Grocery Outlet Inc. has joined a growing roster of small-format food retailers aiming to reach bargain hunters in San Diego County’s otherwise under-served neighborhoods.
The Berkeley-based company is looking to expand its deep-discount footprint in Southern California, recently opening its third local store in a vacated East Village space on Market Street that formerly housed a drugstore.
Marketing Vice President Melissa Porter said the retailer has signed leases for two more local stores, set to open in 2013 with exact dates to be determined — one on West Point Loma Boulevard in Point Loma, and another on Campo Drive in Spring Valley.
It is in discussions on several other local sites, which it won’t be announcing until it finalizes terms with landlords on lease rates and site improvements.
“San Diego is a priority market for us,” Porter said. “We’ve recently remodeled our existing stores in National City and Oceanside. Those stores are sort of in the outlying parts of San Diego, and we are now looking at filling in the central part of that market.”
The company, with 165 West Coast stores and another 14 in Pennsylvania, touts an “extreme value” approach geared around manufacturer closeouts and overstocked items. It is a food-focused version of what is done with clothing and other household items at national chains such as Ross Dress For Less, Marshalls and Big Lots.
Most Independently Owned
Most individual locations of Grocery Outlet are independently owned and operated, and employ on average 35 to 50 per store. The privately held company does not release annual sales or other data.
Porter said closeout discounts on packaged food items range on average from 40 percent to 60 percent, with some items priced 70 percent off what they would cost at traditional grocery stores.
Often the reason for the discount is that a manufacturer has changed the packaging on an item, or otherwise made minor revisions to the product and is looking to sell off its inventory of the prior version.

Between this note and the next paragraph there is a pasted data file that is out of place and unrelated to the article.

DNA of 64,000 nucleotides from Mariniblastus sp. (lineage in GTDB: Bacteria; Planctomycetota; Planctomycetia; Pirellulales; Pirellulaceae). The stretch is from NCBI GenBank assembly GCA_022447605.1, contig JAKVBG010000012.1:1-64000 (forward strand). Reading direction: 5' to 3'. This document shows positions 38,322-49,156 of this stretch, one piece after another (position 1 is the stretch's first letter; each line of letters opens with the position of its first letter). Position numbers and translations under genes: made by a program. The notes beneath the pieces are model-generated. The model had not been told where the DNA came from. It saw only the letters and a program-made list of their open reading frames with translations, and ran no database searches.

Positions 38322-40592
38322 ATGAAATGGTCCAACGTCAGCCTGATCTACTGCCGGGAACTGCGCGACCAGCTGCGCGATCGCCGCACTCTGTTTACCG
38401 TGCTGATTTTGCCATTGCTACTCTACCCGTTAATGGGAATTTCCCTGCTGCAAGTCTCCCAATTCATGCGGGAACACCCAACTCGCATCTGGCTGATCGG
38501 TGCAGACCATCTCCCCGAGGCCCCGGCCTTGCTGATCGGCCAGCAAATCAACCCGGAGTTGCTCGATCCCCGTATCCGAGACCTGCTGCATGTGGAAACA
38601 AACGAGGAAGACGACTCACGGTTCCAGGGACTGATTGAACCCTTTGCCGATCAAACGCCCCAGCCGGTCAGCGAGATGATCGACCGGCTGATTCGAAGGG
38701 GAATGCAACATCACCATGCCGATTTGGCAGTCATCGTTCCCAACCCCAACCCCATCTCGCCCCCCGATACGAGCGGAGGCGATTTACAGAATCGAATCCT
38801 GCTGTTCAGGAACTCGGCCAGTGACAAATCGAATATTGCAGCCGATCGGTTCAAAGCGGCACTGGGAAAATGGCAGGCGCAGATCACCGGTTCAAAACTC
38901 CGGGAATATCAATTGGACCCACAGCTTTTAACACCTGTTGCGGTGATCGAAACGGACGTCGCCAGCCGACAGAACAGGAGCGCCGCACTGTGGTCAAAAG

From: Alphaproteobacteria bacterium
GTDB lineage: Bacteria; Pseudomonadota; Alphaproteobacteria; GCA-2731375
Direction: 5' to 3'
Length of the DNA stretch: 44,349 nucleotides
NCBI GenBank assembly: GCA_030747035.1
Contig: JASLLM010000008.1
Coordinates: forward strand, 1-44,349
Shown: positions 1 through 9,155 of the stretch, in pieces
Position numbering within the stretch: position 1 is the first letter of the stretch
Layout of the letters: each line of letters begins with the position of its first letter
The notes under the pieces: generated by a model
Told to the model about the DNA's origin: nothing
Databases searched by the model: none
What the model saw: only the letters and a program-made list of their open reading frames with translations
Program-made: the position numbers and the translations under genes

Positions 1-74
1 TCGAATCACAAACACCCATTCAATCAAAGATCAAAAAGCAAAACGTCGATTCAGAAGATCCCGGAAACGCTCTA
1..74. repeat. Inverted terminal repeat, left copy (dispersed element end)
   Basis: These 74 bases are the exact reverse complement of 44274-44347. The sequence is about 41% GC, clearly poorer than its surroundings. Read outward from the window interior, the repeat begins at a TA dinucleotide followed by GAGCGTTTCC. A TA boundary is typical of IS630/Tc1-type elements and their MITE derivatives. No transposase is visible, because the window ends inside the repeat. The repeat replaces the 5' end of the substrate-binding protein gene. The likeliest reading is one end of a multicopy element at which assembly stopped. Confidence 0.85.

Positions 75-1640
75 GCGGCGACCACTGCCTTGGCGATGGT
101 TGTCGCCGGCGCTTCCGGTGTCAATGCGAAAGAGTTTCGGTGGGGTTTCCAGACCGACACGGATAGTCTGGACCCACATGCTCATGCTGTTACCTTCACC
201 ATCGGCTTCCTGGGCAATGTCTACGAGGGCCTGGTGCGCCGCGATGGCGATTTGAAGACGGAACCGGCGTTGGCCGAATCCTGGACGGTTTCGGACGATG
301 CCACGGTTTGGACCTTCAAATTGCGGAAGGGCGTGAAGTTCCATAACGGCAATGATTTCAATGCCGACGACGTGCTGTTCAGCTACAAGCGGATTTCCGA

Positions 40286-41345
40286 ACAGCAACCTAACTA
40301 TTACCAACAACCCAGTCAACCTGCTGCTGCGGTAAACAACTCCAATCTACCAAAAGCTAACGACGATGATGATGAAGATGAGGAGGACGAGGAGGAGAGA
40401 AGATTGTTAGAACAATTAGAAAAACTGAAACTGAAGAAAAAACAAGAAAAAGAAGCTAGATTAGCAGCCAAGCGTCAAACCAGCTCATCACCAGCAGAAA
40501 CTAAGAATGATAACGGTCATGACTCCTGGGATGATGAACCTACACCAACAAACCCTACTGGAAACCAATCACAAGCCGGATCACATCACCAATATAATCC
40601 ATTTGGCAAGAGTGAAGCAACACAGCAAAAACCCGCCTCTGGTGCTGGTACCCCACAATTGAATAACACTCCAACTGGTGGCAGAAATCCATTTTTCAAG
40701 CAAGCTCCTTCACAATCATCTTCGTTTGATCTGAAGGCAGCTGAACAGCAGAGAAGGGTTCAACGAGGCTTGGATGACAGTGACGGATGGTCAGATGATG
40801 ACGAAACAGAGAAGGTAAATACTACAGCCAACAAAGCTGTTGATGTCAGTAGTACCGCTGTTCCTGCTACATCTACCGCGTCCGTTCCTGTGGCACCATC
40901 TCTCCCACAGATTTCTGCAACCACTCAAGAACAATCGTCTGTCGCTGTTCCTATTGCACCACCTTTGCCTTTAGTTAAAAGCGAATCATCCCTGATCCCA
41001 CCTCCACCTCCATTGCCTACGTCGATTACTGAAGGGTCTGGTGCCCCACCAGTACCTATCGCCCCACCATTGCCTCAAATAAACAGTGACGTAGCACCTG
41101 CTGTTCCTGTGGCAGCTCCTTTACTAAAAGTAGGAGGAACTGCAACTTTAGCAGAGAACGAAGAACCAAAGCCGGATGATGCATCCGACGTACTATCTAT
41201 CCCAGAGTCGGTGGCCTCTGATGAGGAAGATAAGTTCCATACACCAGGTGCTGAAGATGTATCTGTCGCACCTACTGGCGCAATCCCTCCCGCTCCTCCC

“We have relationships with major national food manufacturers, and a lot of smaller regional makers,” Porter said. “Our product mix at the stores is constantly shifting.”
Like many retailers aiming to expand, Grocery Outlet prefers smaller stores, in the range of 17,000 to 22,000 square feet. Porter said the company in the past has spent up to $1.5 million on renovations to prepare a space for a new store, but generally looks to locate in spots that formerly housed grocery and drug stores to minimize conversion costs.
Grocery Outlet is among several small-format chains, offering various price points, looking to boost their presence in the highly coveted San Diego retail market, where available spaces in the best locations have long been tough to come by.
Those have recently included Trader Joe’s, Fresh & Easy Neighborhood Market and Walmart Neighborhood Market. Locally based Jimbo’s… Naturally recently announced plans for a new store set to open in 2013 at Westfield Horton Plaza in downtown San Diego.
Porter said Grocery Outlet is aiming to serve neighborhoods that otherwise do not have a convenient location of one of the traditional supermarket chains, provided it can find the right mix of leasing rates, tenant improvement costs, demographics and foot traffic.
“The East Village response so far makes us feel very good about our plans for San Diego,” she said.
Scouting for Sites
Ron Pepper, principal and co-founder of San Diego-based brokerage and consulting firm Retail Insite, noted that all kinds of retailers are scouting local sites for new stores. The climate presents a challenge to some deep-discount retailers, such as closeout and dollar stores, since those companies require low overhead expenses for optimum performance of their business models.
Meanwhile, local retail rents have generally been rising over the past two years as the economy has improved and new retail center construction has remained scarce, keeping vacancy rates among the lowest in the nation for major metro markets.